In a recent column at Health Affairs, billionaire activist and former Enron executive John Arnold argued it is “time for Congress to go all in on drug-pricing reform.” Arnold recommends enacting patent reform, implementing reference pricing (like the International Pricing Index), and using measures to ensure drug prices “cannot exceed their clinical benefit.”
In his opening paragraphs, Arnold also repeats the claim – so often used by organizations funded by his foundation – that taxpayer dollars are responsible for American pharmaceutical innovation.
We have addressed this argument several times – see here and here. Former Tufts University School of Medicine Dean Dr. Michael Rosenblatt also took on this claim in a recent Boston Globe op-ed. Dr. Rosenblatt explains some lawmakers and advocates “prefer to believe that federally funded scientists development medicines on their own … Nothing could be further from the truth. … This early work is essential, but it’s only the beginning of long, arduous, and highly risky process that is the domain of private sector companies.”
In addition to embracing reference pricing, Arnold argues federal lawmakers should “create an inflationary rebate in Medicare Part D, which would require manufacturers to pay additional rebates to the program if their prices rise faster than inflation.”
A new paper by the Information Technology and Innovation Foundation (ITIF) explains how efforts like this to limit drug company revenues will affect private sector innovation. It notes, “Academic studies consistently show that a reduction in current drug revenues leads to a fall in future research and the number of new drug discoveries” and concludes, “the biopharmaceutical industry is one of America’s leading sectors in terms of funding research and employing researchers. Public policy should try to encourage its growth and protect its competitiveness.”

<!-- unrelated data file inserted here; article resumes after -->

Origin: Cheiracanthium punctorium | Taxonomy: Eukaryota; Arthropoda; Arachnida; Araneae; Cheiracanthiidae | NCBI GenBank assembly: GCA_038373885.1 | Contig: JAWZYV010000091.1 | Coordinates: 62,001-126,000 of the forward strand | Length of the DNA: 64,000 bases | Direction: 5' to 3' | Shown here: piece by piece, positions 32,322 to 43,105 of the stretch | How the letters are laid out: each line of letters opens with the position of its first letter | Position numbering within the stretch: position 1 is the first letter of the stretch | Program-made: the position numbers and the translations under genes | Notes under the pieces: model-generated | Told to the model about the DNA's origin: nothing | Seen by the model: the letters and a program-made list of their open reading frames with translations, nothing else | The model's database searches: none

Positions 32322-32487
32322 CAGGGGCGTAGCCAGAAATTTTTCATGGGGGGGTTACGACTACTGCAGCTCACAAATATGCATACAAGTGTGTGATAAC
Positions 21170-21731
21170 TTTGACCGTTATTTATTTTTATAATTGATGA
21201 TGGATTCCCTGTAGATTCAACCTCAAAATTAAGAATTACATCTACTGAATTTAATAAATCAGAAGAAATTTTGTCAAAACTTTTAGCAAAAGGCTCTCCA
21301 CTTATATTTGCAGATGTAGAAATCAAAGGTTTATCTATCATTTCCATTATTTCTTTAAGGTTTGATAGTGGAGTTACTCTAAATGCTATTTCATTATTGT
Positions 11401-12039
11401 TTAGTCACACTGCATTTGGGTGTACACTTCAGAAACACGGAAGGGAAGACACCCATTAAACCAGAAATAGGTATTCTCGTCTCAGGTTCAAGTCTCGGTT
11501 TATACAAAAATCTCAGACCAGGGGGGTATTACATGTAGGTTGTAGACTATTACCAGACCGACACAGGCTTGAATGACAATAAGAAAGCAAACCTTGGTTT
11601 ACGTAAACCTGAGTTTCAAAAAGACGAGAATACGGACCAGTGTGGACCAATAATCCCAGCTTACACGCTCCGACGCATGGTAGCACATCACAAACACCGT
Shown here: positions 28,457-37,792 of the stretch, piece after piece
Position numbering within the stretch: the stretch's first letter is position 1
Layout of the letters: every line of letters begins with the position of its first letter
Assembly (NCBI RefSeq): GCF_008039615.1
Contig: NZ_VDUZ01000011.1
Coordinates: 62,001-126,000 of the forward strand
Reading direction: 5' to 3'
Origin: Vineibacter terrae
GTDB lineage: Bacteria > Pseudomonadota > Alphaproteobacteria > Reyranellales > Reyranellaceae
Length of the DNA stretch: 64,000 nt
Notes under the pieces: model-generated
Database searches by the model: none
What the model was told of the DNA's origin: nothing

Arnold’s assertion that Congress must enact policies to ensure drug prices “cannot exceed their clinical benefit” clearly is a pitch for the Arnold-funded Institute for Clinical and Economic Review (ICER). We have documented here and here how ICER is lobbying state lawmakers to embrace its work. Arnold obviously wants Congress to utilize ICER’s model as well.
Oddly, however, Arnold’s pitch for ICER comes with a critique of Novartis’ Zolgensma, which treats spinal muscular atrophy in babies and toddlers. Arnold argues drugs like Zolgensma will “make employer insurance more costly, reduce workers’ wages, wreak federal and state budgets, and drain family budgets.”
Here is what ICER President Dr. Steven Pearson said about the treatment, however: “Zolgensma is dramatically transforming the lives of families affected by this devastating disease, and given the new efficacy data for the presymptomatic population, the price announced … falls within the upper bound of ICER’s value-based price benchmark range.”
That’s a fair assessment given that a single dose of Zolgensma is a cure.
ICER’s model does not always work, however – it has admitted as much. And the fact that it often ignores input from patients and their families is troublesome.
For that reason, and so many others, federal lawmakers should be wary of Arnold’s pitch for it.